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Theatre costume

Theatre costume

  • Place of origin:

    Great Britain (possibly, made)

  • Date:

    early 20th century (made)

  • Artist/Maker:


  • Materials and Techniques:

    Calf leather uppers with wooden soles and heels

  • Credit Line:

    Given by the Scouts Association

  • Museum number:


  • Gallery location:

    In Storage

These boots were part of a costume worn by one stage star in an impersonation of another. The wearer was comedy actor Lupino Lane (born Henry Lupino 1892-1959), a skilled dancer best known for his role in the 1937 musical comedy Me and My Girl. He was imitating music hall artiste, Harry Relph (1867-1928), who used the stage name Little Tich. Relph became one of the highest paid performers of his day and a celebrity in Britain and Europe. As a child he performed comic routines in public houses but moved on to appear in music halls, calling himself 'Little Tichborne' after a notorious legal case. In 1866 the missing heir to the estate of Sir James Tichborne had mysteriously re-appeared but was subsequently revealed as a imposter. Relph borrowed the name as a a joke: the 'Tichborne Claimant' was enormously fat while Relph was 1.4m tall. When shortened to Tich his stage name gave the English language a new word for a small person.

Little Tich's size enabled him to create the most famous of his stage routines. He was not the first to perform a Big Boot dance; other artistes had used elongated 'flap shoes' in dances that derived from the clog dancing popular in the 19th century. Like clogs the 'flaps' had wooden soles, allowing the performers to beat out a rhythm by slapping their feet heavily on the floor. Tich developed the dances into a comic tour de force which would have been impossible for a tall performer and which even the agile Lupino Lane would not have been able to reproduce exactly. Tich wore 71cm boots, equivalent to half his height and 18cm longer than Lane's. The flaps balanced him while he leaned forward at 45 degrees to pick up a hat or a walking cane, keeping his legs completely straight. He was able to perform the splits by sliding his feet sideways and could balance on the square toes of the boots and walk as if on stilts. He was also an accomplished juggler, and would balance a battered top hat on his chin by its brim, make it somersault and catch it on his chin or on a boot. Sadly, Tich came to dislike the dance that made him so famous and eventually refused to perform it. But thanks to the flaps he became an instantly recognisable figure and an influence on other performers. Charlie Chaplin saw Little Tich at the Folies Bergère and was inspired by Tich's costume of big boots, baggy trousers, hat and walking cane to create his own Little Tramp character.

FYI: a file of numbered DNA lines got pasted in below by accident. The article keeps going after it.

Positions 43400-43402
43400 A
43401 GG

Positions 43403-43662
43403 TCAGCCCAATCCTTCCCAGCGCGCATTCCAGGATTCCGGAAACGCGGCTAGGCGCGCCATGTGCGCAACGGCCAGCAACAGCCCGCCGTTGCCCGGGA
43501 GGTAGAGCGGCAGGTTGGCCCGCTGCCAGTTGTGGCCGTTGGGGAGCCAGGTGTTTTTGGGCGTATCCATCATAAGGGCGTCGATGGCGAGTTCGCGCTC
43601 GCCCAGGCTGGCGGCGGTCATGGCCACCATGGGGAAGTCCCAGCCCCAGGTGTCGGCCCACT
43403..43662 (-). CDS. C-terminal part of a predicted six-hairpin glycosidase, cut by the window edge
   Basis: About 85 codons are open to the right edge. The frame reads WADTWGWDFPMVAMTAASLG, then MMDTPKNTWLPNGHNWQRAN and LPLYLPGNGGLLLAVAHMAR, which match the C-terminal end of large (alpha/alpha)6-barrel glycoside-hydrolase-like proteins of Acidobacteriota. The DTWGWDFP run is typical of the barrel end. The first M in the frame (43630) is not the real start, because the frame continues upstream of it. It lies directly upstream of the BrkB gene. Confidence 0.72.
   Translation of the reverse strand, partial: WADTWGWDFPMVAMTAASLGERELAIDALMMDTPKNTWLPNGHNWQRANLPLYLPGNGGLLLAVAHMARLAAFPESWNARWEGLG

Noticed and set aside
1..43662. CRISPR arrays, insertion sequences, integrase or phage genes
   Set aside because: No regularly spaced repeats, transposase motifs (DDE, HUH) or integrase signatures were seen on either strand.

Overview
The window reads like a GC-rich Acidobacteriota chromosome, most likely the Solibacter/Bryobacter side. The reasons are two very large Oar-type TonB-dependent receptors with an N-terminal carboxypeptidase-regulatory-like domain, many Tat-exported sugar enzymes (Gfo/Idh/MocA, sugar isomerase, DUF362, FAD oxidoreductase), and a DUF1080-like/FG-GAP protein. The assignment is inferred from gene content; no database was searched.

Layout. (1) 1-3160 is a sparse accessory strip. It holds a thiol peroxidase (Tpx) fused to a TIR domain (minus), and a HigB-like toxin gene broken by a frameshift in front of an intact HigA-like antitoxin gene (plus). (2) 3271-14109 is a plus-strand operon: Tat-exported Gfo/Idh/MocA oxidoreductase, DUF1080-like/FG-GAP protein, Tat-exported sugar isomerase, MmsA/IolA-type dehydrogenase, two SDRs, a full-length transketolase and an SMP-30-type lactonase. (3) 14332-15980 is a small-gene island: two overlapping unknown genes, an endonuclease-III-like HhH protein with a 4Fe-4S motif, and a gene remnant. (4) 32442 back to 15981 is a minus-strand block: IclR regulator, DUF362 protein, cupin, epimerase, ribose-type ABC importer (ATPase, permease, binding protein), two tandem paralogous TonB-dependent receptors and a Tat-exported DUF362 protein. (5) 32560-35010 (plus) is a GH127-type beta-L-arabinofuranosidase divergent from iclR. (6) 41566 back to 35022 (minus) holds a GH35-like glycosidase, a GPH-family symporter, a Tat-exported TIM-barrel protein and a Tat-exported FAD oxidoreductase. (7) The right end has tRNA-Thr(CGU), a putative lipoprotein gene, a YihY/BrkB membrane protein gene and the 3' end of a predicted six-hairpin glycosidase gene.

Physical description

Pair of 'Flap' shoes worn by Lupino Lane in an impersonation of music hall artiste, Little Tich

Place of Origin

Great Britain (possibly, made)


early 20th century (made)



Materials and Techniques

Calf leather uppers with wooden soles and heels

Object history note

The boots were part of a costume worn by comedy actor Lupino Lane (born Henry Lupino, 1892-1959) in an impersonation of music hall artiste, Little Tich (the stage name of Harry Relph,1867-1928). The show in which they were worn has yet to be identified.

Descriptive line

Pair of 'Flap' shoes worn by Lupino Lane in an impersonation of music hall artiste, Little Tich (born Harry Relph, 1867-1928), early 20th century


Calf leather; Wood; Cord (fiber product)




Entertainment & Leisure; Stage costumes


Theatre and Performance Collection

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